Science News
from research organizations

Omega-3 fatty acids, vitamin D may control brain serotonin, affecting behavior and psychiatric disorders

Date:
February 25, 2015
Source:
UCSF Benioff Children's Hospital Oakland
Summary:
Although essential marine omega-3 fatty acids and vitamin D have been shown to improve cognitive function and behavior in the context of certain brain disorders, the underlying mechanism has been unclear. In a new paper, serotonin is explained as the possible missing link tying together why vitamin D and marine omega-3 fatty acids might ameliorate the symptoms associated with a broad array of brain disorders.
Share:
FULL STORY

Although essential marine omega-3 fatty acids and vitamin D have been shown to improve cognitive function and behavior in the context of certain brain disorders, the underlying mechanism has been unclear. In a new paper published in FASEB Journal, serotonin is explained as the possible missing link tying together why vitamin D and marine omega-3 fatty acids might ameliorate the symptoms associated with a broad array of brain disorders.

In a previous paper published last year, authors Patrick and Ames discussed the implications of their finding that vitamin D regulates the conversion of the essential amino acid tryptophan into serotonin, and how this may influence the development of autism, particularly in developing children with poor vitamin D status.

Here they discuss the relevance of these micronutrients for neuropsychiatric illness. Serotonin affects a wide-range of cognitive functions and behaviors including mood, decision-making, social behavior, impulsive behavior, and even plays a role in social decision-making by keeping in check aggressive social responses or impulsive behavior.

Many clinical disorders, such as autism spectrum disorder (ASD), attention deficit hyperactivity disorder (ADHD), bipolar disorder, schizophrenia, and depression share as a unifying attribute low brain serotonin. "In this paper we explain how serotonin is a critical modulator of executive function, impulse control, sensory gating, and pro-social behavior," says Dr. Patrick. "We link serotonin production and function to vitamin D and omega-3 fatty acids, suggesting one way these important micronutrients help the brain function and affect the way we behave."

Eicosapentaenoic acid (EPA) increases serotonin release from presynaptic neurons by reducing inflammatory signaling molecules in the brain known as E2 series prostaglandins, which inhibit serotonin release and suggests how inflammation may negatively impact serotonin in the brain. EPA, however, is not the only omega-3 that plays a role in the serotonin pathway. Docosahexaenoic acid (DHA) also influences the action of various serotonin receptors by making them more accessible to serotonin by increasing cell membrane fluidity in postsynaptic neurons.

Their paper illuminates the mechanistic links that explain why low vitamin D, which is mostly produced by the skin when exposed to sun, and marine omega-3 deficiencies interacts with genetic pathways, such as the serotonin pathway, that are important for brain development, social cognition, and decision-making, and how these gene-micronutrient interactions may influence neuropsychiatric outcomes. "Vitamin D, which is converted to a steroid hormone that controls about 1,000 genes, many in the brain, is a major deficiency in the US and omega-3 fatty acid deficiencies are very common because people don't eat enough fish," said Dr. Ames.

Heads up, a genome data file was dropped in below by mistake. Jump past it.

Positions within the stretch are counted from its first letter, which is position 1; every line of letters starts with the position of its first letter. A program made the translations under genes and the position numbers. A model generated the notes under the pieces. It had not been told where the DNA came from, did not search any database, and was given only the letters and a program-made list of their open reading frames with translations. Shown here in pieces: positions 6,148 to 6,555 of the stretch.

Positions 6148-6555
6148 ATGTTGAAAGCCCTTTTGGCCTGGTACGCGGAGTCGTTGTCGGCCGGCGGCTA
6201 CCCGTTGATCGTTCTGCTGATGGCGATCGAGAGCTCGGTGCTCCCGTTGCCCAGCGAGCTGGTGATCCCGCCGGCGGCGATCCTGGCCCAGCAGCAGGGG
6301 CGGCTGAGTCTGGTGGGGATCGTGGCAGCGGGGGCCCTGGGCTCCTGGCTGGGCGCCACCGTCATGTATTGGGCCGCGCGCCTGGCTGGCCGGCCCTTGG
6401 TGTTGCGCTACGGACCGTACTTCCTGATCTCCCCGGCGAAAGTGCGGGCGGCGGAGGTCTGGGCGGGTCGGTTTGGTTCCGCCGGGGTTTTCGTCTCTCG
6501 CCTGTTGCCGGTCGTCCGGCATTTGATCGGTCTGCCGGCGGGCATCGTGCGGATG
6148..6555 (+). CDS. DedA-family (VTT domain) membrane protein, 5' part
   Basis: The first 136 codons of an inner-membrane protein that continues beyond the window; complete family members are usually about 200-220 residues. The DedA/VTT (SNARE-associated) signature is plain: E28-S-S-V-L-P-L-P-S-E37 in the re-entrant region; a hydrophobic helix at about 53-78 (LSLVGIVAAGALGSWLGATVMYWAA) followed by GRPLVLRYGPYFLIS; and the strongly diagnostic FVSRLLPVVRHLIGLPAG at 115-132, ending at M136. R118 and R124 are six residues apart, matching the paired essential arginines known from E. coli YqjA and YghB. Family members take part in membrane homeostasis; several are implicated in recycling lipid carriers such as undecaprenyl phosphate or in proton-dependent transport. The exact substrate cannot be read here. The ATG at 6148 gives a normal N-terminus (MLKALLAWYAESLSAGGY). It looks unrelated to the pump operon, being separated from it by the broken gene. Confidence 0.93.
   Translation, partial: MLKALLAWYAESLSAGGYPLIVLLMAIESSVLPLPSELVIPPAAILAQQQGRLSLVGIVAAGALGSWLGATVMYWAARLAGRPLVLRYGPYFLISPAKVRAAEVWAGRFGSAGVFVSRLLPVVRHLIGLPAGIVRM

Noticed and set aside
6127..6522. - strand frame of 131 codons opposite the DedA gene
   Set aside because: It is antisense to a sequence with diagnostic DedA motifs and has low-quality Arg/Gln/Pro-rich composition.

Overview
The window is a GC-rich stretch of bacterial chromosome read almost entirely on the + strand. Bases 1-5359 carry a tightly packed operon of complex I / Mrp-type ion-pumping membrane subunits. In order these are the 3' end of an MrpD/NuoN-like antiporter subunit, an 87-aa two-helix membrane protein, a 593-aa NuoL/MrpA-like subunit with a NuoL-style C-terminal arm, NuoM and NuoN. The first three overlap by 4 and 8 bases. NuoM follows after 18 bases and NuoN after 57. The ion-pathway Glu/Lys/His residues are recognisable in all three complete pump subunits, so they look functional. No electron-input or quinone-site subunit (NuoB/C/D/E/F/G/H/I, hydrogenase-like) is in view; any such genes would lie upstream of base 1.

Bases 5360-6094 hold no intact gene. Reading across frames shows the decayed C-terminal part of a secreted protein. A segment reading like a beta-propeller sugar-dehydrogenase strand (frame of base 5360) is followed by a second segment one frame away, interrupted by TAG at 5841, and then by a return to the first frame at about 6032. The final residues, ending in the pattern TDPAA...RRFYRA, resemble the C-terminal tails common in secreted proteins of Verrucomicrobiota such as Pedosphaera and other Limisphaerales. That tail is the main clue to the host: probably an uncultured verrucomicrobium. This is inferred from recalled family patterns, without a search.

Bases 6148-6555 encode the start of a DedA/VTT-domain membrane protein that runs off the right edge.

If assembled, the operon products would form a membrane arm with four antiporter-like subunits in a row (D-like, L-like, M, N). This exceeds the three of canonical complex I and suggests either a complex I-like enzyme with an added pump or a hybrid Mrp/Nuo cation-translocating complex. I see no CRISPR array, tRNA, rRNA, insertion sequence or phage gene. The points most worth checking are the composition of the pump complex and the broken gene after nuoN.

This publication suggests that optimizing intakes of vitamin D, EPA, and DHA would optimize brain serotonin concentrations and function, possibly preventing and ameliorating some of the symptoms associated with these disorders without side effects.


Story Source:

The above post is reprinted from materials provided by UCSF Benioff Children's Hospital Oakland. Note: Materials may be edited for content and length.


Journal Reference:

  1. Rhonda P. Patrick And Bruce N. Ames. Vitamin D and the omega-3 fatty acids control serotonin synthesis and action, part 2: relevance for ADHD, bipolar, schizophrenia, and impulsive behavior. FASEB Journal, February 2015 DOI: 10.1096/fj.14-268342

Cite This Page:

UCSF Benioff Children's Hospital Oakland. "Omega-3 fatty acids, vitamin D may control brain serotonin, affecting behavior and psychiatric disorders." ScienceDaily. ScienceDaily, 25 February 2015. <www.sciencedaily.com/releases/2015/02/150225094109.htm>.
UCSF Benioff Children's Hospital Oakland. (2015, February 25). Omega-3 fatty acids, vitamin D may control brain serotonin, affecting behavior and psychiatric disorders. ScienceDaily. Retrieved July 25, 2016 from www.sciencedaily.com/releases/2015/02/150225094109.htm
UCSF Benioff Children's Hospital Oakland. "Omega-3 fatty acids, vitamin D may control brain serotonin, affecting behavior and psychiatric disorders." ScienceDaily. www.sciencedaily.com/releases/2015/02/150225094109.htm (accessed July 25, 2016).

Share This Page: